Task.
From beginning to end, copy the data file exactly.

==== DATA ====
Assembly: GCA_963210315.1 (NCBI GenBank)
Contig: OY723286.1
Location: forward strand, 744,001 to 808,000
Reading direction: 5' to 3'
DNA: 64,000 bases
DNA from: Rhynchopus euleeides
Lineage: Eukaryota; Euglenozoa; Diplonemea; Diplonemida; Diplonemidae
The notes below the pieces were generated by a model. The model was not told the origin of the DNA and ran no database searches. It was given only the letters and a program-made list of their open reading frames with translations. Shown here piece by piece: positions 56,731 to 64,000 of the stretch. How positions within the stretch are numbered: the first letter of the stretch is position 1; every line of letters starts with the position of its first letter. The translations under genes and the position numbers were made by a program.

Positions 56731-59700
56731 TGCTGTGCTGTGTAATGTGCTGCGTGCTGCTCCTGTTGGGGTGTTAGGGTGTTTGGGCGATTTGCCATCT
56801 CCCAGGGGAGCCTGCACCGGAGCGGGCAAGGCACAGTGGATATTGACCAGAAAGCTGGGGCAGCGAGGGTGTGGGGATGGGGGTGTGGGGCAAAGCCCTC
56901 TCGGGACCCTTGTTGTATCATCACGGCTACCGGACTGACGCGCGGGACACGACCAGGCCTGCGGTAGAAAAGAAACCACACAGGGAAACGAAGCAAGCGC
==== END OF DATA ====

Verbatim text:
Assembly: GCA_963210315.1 (NCBI GenBank)
Contig: OY723286.1
Location: forward strand, 744,001 to 808,000
Reading direction: 5' to 3'
DNA: 64,000 bases
DNA from: Rhynchopus euleeides
Lineage: Eukaryota; Euglenozoa; Diplonemea; Diplonemida; Diplonemidae
The notes below the pieces were generated by a model. The model was not told the origin of the DNA and ran no database searches. It was given only the letters and a program-made list of their open reading frames with translations. Shown here piece by piece: positions 56,731 to 64,000 of the stretch. How positions within the stretch are numbered: the first letter of the stretch is position 1; every line of letters starts with the position of its first letter. The translations under genes and the position numbers were made by a program.

Positions 56731-59700
56731 TGCTGTGCTGTGTAATGTGCTGCGTGCTGCTCCTGTTGGGGTGTTAGGGTGTTTGGGCGATTTGCCATCT
56801 CCCAGGGGAGCCTGCACCGGAGCGGGCAAGGCACAGTGGATATTGACCAGAAAGCTGGGGCAGCGAGGGTGTGGGGATGGGGGTGTGGGGCAAAGCCCTC
56901 TCGGGACCCTTGTTGTATCATCACGGCTACCGGACTGACGCGCGGGACACGACCAGGCCTGCGGTAGAAAAGAAACCACACAGGGAAACGAAGCAAGCGC